Pacey looked at her, eyebrows raised. “You do, do you? I’m not sure how I feel about that, your ideas usually aren’t that good.” 

As happy as Joey was that Pacey had gotten some of his sarcastic joy back, she couldn’t help but feel offended that he was directing at her. Besides, her ideas were great . “Hey, I resent that, just a couple weeks ago you told me my idea of pizza on New Year’s was a great idea, no take backs now.” 

He held his hands up in surrender, jerking to the side, nearly off his chair, to avoid her haphazard attempt at a backhand. Usually she’s right on target, but it is his birthday after all, so she’s trying to go easy on him. 

“Do you want to know my idea, or not?” She asks after he’s righted himself in his seat, french fry tangling from his mouth. God , he can be such a guy sometimes. 

He swallows, shrugging his shoulders. “Fine, fine. What exactly is your brilliant idea, oh wise one.” He teases, raising his eyebrows. She has to resist the urge to reach out and backhand him, this time without missing her target. 

“I think we should go to the movies tonight. I know it’s Thursday so the selection kind of sucks, but it might be fun.” She notices Pacey tense in his seat, his shoulders straightening and her heart twists. 

“You don’t have to do that.” Pacey whispers, avoiding her gaze. “We don’t have to hang out tonight just because you found out my parents, well parent this year, sucks at remembering my birthday.” He sounds embarrassed and ashamed and Joey’s stomach curls, hot and angry but also sad and she reaches out to rest her hand on his shoulder. “Jo…” 

“What?” She says, practically forcing him to look at her. “If you are about to play the pity card I’ll slap you, and this time I won’t miss.” Pacey’s eyes flick up from the table to glare at her, although his eyes lack any real malice. 

“Joey, you really don’t -” 

She cuts him off though, crossing her arms across her chest. “No I don’t, but I want to. Is it so bad that I want to spend my best friend’s birthday with him?” It’s the first time she’s ever called Pacey her best friend, but the title feels right and true and she smiles. “There’s no pity with us, not then, not now, not ever.”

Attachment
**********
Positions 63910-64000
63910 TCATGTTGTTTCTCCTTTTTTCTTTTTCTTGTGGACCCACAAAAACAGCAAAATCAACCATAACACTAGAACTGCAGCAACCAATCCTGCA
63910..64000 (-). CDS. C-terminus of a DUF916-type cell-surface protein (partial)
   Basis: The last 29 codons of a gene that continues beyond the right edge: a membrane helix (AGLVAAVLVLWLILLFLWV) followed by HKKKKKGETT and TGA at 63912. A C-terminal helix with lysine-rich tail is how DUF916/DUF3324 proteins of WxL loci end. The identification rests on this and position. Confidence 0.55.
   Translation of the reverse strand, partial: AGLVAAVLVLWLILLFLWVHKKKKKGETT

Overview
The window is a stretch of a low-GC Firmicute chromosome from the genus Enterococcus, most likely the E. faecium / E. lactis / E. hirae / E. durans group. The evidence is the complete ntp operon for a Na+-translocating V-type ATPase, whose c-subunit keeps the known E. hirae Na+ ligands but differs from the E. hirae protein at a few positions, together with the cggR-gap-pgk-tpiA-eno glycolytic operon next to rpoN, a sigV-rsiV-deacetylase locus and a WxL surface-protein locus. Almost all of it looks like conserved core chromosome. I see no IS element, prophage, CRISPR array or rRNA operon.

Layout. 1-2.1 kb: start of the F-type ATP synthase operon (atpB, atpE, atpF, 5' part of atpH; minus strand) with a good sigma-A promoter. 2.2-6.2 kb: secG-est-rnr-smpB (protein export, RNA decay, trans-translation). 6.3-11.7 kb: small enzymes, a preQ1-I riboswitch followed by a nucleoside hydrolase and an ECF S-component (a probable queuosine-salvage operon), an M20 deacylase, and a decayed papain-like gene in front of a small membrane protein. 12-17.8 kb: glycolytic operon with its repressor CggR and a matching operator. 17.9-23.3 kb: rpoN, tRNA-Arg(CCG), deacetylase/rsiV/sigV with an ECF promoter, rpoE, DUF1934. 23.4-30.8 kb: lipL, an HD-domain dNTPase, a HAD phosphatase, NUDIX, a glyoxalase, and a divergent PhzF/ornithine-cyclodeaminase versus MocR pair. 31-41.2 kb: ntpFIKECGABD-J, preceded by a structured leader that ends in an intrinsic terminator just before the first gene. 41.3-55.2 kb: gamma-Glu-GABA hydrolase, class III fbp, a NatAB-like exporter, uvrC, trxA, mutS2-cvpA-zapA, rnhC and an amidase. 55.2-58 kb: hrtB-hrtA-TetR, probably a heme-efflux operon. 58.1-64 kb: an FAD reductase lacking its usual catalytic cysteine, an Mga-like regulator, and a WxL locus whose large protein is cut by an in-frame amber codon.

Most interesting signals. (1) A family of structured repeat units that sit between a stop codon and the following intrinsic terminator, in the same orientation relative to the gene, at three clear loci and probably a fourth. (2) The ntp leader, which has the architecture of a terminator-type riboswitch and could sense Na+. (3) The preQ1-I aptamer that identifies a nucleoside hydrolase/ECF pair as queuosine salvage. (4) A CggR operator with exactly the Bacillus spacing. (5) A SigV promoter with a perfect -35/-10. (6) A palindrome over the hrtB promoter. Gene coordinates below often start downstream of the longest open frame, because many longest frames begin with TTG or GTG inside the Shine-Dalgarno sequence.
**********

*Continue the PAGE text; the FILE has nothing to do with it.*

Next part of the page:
Pacey finally meets her gaze with a small smile. “I’m your best friend?” 

She snorts, rolling her eyes. “Against my better judgement, and despite all my attempts to stop it, you Pacey Witter have wormed your way into the coveted spot of being my best friend.” He smiles at her, teeth showing and eyes bright and teasing. “And as my best friend, that means you need let me take you to the movies for your birthday.”

“Fine, fine, fine.” He says, rolling his eyes, the smile still on his face. They’re silent for a second, Joey taking a bite of her sandwich and Pacey sipping his lemonade. He smirks at her then, “Does this mean you’re gonna pay? Because that really sweetens the deal, I think it’s only fair that sometimes the girl pays.”  

“Oh, Pace, you really do prove every single day that chivalry is far from dead.” She retorts, not bothering to point out that she’s pretty sure that rule only applies when the boy and girl in question are dating. 

And she ignores the weird fluttering in her stomach that excites at the thought. 

 


 

That night Joey spends as much money as she can on movie tickets, popcorn and candy and based on the smile that rests on Pacey’s face as they settle into their seats, it was a good idea. 

“I heard this movie is really bad, so this should be fun.” She whispers when the lights dim. Pacey chuckles and leans closer to her, elbow resting next to her on the arm rest. 

“Well, luckily there are only a few other people here,” And he was right, there were only about three other people in the theater, a group of what looked like middle school aged kids who were sitting close to the screen, “So, chances are we won’t get kicked out for laughing.” 

Joey laughs softly, leaning back in her seat, eyes focused on the previews. Pacey leans over to whisper about how dumb each movie looks and Joey bites her tongue, not wanting to laugh too loudly. This was so unlike going to the movies with Dawson, who would watch the screen with rapt attention, barely even noticing if there were other people around him. 

She thinks back to one time when they were in middle school and came to see some drama movie that was getting Academy Award buzz and Dawson didn’t spare her one glance throughout the whole movie. In fact, he had walked right out of the theater on his own when it was over and only noticed she wasn’t with him after he had gotten into his mom’s car. 

Pacey doesn’t follow the same movie watching procedure. Joey had learned pretty quickly that unlike Dawson, who had gotten his job at the video store in order to experience as many movies as possible, Pacey got his for the money. Pacey would watch anything as long as there were enough explosions, crude jokes and pretty girls in it. 

Weirdly enough, she finds that she likes that about him. 

With Dawson, every movie was about the script and how the camera helped tell the story, which Joey definitely believed there was some merit too, but sometimes Joey just wanted to watch a bad action movie. Those seem to be Pacey’s bread and butter too, and is exactly the movie they’ve come here to see tonight. 

They spend the next two hours trading witty comments about the bad effects and the lame dialogue, trying not to disturb the kids up front, who seem to be genuinely having a good time. Pacey shares his m&ms with her, and Joey pretends to be grossed out when he takes multiple sips of her diet Pepsi, but she really doesn’t care that much. 

Besides, it’s hard to be mad when halfway through the movie he shoves a napkin into her hand when she’s about to wipe the popcorn grease on her jeans. He must have pulled it from his own pocket, as it’s crumbled and wrinkly and she looks at him, eyebrows knitted together.